Valproic acid and prolonged QT: highlights from the FDA Adverse Event Reporting System (FAERS) database

Several drugs can induce QT prolongation; however, the role of valproic acid played on the onset of this side effect has not been elucidated yet. Moreover, epilepsy itself represents a risk factor for the development of cardiovascular diseases; therefore, it is crucial to characterize the potential correlation between valproic acid and the occurrence of this cardiovascular complication.
We performed a descriptive analysis on the U.S. Food and Drug Administration Adverse Event Reporting System database, retrieving all adverse event reports involving valproic acid as suspect drug. After deduplication and data cleaning, we selected all cases reporting valproic acid as unique suspect and we analyzed those reporting the adverse event of interest, identified through the Standardized MedDRA Query “Torsade de pointes/QT prolongation”. Finally, we evaluated each case presenting other concomitant medications to explore potential drug-drug-interactions.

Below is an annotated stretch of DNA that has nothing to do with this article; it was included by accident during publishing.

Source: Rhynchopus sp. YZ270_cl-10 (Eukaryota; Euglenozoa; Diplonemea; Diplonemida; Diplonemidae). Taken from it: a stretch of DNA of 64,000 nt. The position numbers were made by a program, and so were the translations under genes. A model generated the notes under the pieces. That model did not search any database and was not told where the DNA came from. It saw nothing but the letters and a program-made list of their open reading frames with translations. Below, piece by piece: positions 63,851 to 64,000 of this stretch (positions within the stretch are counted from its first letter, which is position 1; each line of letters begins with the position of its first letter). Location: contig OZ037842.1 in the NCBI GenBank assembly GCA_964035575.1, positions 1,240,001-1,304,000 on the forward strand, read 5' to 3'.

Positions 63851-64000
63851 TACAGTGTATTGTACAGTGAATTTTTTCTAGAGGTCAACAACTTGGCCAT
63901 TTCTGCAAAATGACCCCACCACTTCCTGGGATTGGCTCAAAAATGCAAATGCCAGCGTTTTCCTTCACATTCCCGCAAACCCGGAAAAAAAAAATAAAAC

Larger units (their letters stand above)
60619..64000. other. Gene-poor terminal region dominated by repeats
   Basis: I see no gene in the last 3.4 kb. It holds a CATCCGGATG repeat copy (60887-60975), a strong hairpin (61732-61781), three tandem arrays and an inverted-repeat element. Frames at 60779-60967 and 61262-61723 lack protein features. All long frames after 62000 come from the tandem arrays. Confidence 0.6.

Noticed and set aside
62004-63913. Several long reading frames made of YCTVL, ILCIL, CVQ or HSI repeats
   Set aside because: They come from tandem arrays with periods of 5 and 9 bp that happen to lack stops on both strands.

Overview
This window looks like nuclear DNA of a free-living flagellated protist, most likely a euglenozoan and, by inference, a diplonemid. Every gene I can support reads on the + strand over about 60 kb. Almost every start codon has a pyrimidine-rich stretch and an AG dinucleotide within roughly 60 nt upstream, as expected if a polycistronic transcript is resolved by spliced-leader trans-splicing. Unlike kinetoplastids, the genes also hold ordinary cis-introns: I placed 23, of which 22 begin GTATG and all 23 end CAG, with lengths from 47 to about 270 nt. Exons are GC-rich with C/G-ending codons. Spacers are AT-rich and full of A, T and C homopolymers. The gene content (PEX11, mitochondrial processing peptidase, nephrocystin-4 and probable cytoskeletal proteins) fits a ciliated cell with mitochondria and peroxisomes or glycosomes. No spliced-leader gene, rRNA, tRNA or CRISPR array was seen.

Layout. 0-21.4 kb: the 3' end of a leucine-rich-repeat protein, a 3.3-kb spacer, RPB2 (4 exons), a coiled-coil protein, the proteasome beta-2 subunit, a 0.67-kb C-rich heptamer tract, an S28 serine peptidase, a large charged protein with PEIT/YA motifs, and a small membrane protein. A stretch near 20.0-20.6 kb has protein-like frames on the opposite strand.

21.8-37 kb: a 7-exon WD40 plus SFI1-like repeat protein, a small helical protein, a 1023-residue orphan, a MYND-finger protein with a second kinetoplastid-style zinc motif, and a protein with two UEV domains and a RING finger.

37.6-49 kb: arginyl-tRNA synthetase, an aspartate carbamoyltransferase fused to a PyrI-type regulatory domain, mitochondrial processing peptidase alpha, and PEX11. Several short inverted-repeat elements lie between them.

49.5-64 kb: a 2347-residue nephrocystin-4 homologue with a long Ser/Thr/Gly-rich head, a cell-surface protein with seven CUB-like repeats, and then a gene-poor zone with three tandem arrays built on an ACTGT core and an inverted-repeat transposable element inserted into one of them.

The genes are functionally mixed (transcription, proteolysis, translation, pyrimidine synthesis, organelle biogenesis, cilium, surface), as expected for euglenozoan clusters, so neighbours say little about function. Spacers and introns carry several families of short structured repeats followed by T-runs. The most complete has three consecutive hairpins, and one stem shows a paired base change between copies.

Of 52,080 reports included in the analysis, 540 cases were referred to “Torsade de pointes/QT prolongation”. Loss of consciousness and syncope were the most reported events, included, respectively, in 241 (44.63%) and in 118 (21.85%) Individual Case Safety Reports. QT elongation and abnormal electrocardiogram QT interval are reported only in 26 (0.1%) cases, ventricular arrhythmia only in 2 cases and the development of torsade de pointes has been recorded just in 1 case. Sudden death has been reported in 20 (0.1%) cases.
Our analysis revealed a very low number of cases reporting the adverse event of interest. The adverse event seems to be the consequence of multifactorial coexisting causes rather than imputable to the valproate alone.

Impact statement

Our analysis evidences that valproic acid does not significantly influence QT elongation, which is the result of several coexisting factors.